Invitation to contribute to early indicators library

November 21, 2019

Dear Colleagues,

I am writing to invite you to contribute to a new library of early indicators to predict the long-term impacts of social science interventions, drawing on data from previous experiments you may have analyzed. Specifically, we invite you to either (1) identify early indicators in your own data using a method we've recently developed (described below) or (2) collaborate with us to estimate the long-term impacts of interventions you have studied by linking individual-level data from your intervention to administrative panel data our team has constructed on earnings. We may be able to offer research assistance in both cases.

The Problem: A major challenges in estimating interventions' impacts in social science is that there are long delays in observing long-term outcomes of interest (e.g., impacts of childhood interventions on lifetime earnings). Our aim is to overcome this challenge by building a library of early indicators to predict a variety of long-term outcomes, ranging from earnings to mortality to educational outcomes.

 Our Approach: Our approach is motivated by an NBER working paper just released by Athey, Chetty, Imbens, and Kang (2019), who developed a simple method of combining early indicators into “surrogate indices” – predicted values of long-term outcomes given early indicators -- to predict long-term treatment effects. That paper presents an empirical application showing that the long-term (nine-year) impacts of a job-training program in California can be accurately estimated within 1.5 years using short-term employment indicators as surrogates. A short summary of the study is attached.

We aim to expand this analysis by identifying surrogate indices that perform well in predicting long-term impacts in a variety of other randomized experiments that researchers have conducted. Our team at Opportunity Insights will then collect and synthesize information about which sets of surrogate outcomes predict long-term impacts on a publicly available website. Our hope is that future researchers and policy makers will then be able to refer to this database of early indicators for policy evaluation, expediting the research cycle.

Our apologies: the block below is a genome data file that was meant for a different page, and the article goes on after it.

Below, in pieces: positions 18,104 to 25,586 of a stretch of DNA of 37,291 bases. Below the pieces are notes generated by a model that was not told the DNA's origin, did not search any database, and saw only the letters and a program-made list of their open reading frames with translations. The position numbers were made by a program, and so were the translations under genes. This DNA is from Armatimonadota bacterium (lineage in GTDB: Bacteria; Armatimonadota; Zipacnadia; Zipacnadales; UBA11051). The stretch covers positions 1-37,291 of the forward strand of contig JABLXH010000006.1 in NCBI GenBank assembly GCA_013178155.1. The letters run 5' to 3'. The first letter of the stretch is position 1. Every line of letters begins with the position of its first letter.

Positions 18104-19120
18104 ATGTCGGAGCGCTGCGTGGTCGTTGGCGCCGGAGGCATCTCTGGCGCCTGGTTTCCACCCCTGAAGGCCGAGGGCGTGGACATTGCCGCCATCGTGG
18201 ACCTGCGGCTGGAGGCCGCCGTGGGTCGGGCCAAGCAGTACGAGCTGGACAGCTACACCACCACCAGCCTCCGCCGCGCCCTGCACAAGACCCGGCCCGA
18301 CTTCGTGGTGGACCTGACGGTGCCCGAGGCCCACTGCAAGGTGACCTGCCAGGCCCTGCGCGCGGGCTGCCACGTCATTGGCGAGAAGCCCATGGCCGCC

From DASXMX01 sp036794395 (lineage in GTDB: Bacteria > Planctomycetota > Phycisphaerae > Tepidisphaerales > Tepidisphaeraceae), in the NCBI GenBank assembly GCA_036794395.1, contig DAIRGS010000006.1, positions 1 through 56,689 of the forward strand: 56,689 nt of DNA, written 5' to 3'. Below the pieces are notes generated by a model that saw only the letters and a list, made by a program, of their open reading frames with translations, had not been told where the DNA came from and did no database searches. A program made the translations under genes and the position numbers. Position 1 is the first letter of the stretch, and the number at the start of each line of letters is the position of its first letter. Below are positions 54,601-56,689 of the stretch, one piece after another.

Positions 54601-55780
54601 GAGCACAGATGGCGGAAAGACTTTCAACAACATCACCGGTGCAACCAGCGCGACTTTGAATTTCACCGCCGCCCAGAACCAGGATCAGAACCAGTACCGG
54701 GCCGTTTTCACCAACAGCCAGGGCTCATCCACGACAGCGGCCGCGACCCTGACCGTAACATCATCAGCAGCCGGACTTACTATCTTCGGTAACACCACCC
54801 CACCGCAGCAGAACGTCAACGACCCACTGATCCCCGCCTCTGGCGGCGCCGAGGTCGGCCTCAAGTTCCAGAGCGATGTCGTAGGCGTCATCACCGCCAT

How You Can Contribute: There are two paths through which we invite interested researchers to contribute to the library. The first path is relevant if you have previously estimated both short-term and long-term outcomes in an RCT. In this case, you can contribute to the public library by estimating a surrogate index that could be used to predict long-run outcomes, given the short-run outcomes you observed (as in Athey et al. 2019). We can offer research assistance to facilitate estimating this surrogate index. 

The second path is to construct new estimates of the long-term impacts of interventions you have previously studied by linking data from your RCT to administrative data our team has constructed covering the U.S. population at the individual level. This path is relevant if you have previously studied short-term impacts in an RCT, and believe that long-term impacts could be identified using administrative data on earnings. Note that this route requires an approval process to take new data into the Census Bureau, and hence will be feasible for a small set of projects related to earnings and upward income mobility, which is our group’s primary focus.

The success of this effort hinges on having a large set of studies to draw from, so we very much hope you will consider participating -- both to create a public good and as a vehicle to amplify the impact of your own work. If you or your colleagues/students would like to participate in this effort or have any questions, please email Jimmy Stratton <> and Emanuel Schertz <>. 

News Type: